I truly miss this band and their insane live show. However, like most great punk rock bands their time on this planet was short and they ceased to be last summer. The last show at Sled Island in Calgary was a spectacle to behold and I'm really grateful to have witnessed it. However, in death comes life and I'm happy to report that they've gone onto form some great new bands. (See: Auld Beak, Night Danger, Pimp Wing)

Tuesday, February 15, 2011

Kevin Rips: A History Of - Victory Atlas EP

We had a request for A History of - and even though it's been months and months since then, rest assured we do not forget.

I was listening to A History Of's newest LP Action in the North Atlantic - which you'ns should grab from the great Halifax label NOYES while it's still in print (and while you're at it, order most everything else from them!) - but digressions aside, I was listening to their new record and have been getting into it more and more. I first witnessed A History Of during the filming of the 6015 Willow St. DVD about 5 or so years ago, a teaser from which you can cop here. At the time I couldn't get past the all too apparent North of America aping going with A History of. Since their drummer, Lance Purcell, used to also drum in The Plan, and there's that connection there, I guess I should have been more forgiving. After all, if you're going to rip off a band, it may as well be Norts, aka the best band ever. I mean - yeah, they want to sound like Norts - what's my problem?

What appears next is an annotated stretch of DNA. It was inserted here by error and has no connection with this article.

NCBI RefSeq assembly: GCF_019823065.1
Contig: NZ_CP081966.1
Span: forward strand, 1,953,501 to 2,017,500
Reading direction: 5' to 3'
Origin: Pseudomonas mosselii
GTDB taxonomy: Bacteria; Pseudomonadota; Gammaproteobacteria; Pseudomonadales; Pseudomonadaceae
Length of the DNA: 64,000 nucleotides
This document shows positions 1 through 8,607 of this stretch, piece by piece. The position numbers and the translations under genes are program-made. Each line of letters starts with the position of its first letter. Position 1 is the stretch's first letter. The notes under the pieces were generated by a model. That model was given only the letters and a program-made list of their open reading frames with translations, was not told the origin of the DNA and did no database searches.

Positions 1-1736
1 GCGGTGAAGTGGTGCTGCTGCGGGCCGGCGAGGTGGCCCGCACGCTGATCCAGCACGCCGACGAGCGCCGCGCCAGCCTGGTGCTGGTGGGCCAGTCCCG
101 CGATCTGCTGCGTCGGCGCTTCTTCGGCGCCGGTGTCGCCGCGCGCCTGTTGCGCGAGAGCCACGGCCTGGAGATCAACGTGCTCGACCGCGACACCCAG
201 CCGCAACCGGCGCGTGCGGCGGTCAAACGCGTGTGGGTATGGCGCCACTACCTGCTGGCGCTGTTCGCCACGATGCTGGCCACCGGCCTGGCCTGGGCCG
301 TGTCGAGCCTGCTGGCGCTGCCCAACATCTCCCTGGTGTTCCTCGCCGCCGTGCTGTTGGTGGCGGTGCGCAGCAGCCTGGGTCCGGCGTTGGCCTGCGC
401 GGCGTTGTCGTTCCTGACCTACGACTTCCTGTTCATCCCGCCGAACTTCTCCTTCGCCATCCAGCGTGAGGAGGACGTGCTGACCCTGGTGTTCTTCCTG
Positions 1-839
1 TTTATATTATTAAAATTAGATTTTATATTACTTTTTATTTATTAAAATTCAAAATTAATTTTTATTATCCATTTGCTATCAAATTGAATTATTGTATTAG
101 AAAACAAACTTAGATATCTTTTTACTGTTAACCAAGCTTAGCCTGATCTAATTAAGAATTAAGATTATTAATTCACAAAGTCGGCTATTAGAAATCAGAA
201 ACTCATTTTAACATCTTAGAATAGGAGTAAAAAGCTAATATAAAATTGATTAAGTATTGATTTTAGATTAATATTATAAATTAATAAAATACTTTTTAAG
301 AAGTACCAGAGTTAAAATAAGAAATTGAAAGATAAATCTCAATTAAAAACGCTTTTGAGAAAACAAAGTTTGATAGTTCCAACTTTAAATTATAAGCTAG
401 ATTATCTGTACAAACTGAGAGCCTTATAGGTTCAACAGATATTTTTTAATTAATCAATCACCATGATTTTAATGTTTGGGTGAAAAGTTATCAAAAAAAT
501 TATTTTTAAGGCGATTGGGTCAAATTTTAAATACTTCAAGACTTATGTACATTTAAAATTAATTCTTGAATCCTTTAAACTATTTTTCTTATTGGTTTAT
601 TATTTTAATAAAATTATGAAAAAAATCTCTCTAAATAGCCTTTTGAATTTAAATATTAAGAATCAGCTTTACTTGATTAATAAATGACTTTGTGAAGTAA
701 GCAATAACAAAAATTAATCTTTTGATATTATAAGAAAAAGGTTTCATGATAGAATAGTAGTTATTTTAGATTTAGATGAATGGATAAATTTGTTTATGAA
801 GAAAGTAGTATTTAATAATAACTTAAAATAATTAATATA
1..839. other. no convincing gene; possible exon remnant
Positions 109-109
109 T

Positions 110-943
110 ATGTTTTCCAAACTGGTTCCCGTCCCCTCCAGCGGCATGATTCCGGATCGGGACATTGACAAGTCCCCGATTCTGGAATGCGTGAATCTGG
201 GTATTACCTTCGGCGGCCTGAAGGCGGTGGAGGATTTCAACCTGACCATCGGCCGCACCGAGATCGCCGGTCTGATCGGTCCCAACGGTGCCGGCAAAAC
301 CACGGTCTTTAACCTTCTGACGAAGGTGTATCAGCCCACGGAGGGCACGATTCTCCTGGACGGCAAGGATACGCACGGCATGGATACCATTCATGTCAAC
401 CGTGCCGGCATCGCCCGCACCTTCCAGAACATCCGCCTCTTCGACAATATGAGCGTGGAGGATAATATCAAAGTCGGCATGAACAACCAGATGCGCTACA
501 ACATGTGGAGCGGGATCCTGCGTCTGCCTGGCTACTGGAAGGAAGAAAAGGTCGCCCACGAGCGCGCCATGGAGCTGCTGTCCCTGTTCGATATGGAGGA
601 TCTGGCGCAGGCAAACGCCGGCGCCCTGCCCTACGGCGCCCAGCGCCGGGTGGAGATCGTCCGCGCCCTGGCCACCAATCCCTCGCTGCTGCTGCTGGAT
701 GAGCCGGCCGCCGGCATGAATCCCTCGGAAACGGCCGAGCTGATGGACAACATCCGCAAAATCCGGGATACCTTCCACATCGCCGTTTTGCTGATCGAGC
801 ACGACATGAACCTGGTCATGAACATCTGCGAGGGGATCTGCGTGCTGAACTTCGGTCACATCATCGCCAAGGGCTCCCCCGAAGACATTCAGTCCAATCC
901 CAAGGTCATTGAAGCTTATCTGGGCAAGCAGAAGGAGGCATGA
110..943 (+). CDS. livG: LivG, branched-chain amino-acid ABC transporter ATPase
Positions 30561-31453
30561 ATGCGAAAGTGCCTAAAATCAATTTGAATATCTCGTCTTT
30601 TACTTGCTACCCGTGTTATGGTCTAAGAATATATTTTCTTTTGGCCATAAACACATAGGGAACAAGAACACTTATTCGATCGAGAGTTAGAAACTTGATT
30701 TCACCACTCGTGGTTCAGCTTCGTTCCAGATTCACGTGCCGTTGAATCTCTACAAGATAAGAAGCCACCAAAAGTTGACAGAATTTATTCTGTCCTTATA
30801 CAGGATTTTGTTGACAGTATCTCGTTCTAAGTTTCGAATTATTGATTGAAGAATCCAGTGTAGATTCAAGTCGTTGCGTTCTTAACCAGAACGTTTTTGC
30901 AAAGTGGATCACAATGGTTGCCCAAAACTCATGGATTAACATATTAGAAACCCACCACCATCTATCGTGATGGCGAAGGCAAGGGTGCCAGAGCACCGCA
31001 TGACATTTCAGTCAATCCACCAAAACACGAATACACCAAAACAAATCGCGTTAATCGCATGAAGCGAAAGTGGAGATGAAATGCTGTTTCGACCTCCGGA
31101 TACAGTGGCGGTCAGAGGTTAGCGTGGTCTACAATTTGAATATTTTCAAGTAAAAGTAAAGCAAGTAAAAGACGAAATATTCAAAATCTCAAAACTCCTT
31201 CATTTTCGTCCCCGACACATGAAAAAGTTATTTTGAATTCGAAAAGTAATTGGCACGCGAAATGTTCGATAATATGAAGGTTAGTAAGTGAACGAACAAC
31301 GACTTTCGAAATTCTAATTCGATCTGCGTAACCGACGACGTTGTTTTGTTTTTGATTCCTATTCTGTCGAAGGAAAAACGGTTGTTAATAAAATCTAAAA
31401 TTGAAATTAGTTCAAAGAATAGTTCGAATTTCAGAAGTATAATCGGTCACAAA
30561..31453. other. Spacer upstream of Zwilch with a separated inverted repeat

Maybe what I remembered was the silly nonsense lyrics in Low Level. But who cares, the opening Recruits & Defectors is a rager that stands with the best of them. Obviously the drumming is really solid (especially in The Truth About Youth), and there's quite a few interesting guitar lines to be found. Post-hardcore highly informed by Halifax pop-explosion-era indie rock. A History of are still active, and I'm thankful that someone is still jamming this style, and doing it so well.

Tuesday, February 8, 2011

End of a Year Self Defense Family - Caroline Corrigan Alternate Versions

This is becoming sort of a theme for me, but again, I apologize for the lack of posts. Life has been busy, busy, busy, but really fulfilling and awesome. Really though, you folks don't care about this onto the tunes.

Anyone who knows me, knows that I really (really!) like End of a Year. They're an incredibly polarizing band, but something about them just clicks for me. You Are Beneath Me was probably my favorite album released last year, and Jeni Leigh continues to be my most played song. So I was really excited to hear that there was alternate versions of a few songs on the bands blog, even more interesting was the idea that Caroline Corrigan, an artist from Albany, was doing vocals. I'll admit it, upon first listen I was not hooked...but much like my first time hearing End of a Year, the tracks grew on me. Musically, the tracks are identical, but with the change in vocal style, the songs take on a totally different life with the smoother hooks. Definitely a much different delivery than what fans of the band will be used to, but still really awesome.

You have to respect a band for trying new things and playing with the idea of what is expected of them. Read their post on these tracks, it's really interesting, and full of the blunt honesty they've become known for. (See also: Fucking hilarious)